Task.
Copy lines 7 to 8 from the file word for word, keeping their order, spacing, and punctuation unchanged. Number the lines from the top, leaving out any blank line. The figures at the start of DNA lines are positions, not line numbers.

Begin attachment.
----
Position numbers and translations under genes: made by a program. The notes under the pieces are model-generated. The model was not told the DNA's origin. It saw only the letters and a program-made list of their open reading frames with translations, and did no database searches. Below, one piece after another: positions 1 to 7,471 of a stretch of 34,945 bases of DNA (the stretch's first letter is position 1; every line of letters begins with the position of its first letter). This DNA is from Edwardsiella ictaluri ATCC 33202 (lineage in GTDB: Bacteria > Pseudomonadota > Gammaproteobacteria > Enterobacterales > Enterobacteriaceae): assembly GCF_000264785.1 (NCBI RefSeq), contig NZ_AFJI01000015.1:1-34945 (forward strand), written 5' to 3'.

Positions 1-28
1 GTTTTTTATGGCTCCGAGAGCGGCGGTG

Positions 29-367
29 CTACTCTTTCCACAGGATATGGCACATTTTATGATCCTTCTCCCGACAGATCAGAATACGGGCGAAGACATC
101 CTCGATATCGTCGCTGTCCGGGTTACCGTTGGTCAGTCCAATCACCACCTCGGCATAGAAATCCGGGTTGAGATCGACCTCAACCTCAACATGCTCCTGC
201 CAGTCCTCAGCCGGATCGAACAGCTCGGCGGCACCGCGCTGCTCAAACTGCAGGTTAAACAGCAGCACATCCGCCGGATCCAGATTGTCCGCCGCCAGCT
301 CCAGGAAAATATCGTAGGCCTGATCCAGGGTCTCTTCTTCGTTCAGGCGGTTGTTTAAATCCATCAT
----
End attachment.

201 CAGTCCTCAGCCGGATCGAACAGCTCGGCGGCACCGCGCTGCTCAAACTGCAGGTTAAACAGCAGCACATCCGCCGGATCCAGATTGTCCGCCGCCAGCT
301 CCAGGAAAATATCGTAGGCCTGATCCAGGGTCTCTTCTTCGTTCAGGCGGTTGTTTAAATCCATCAT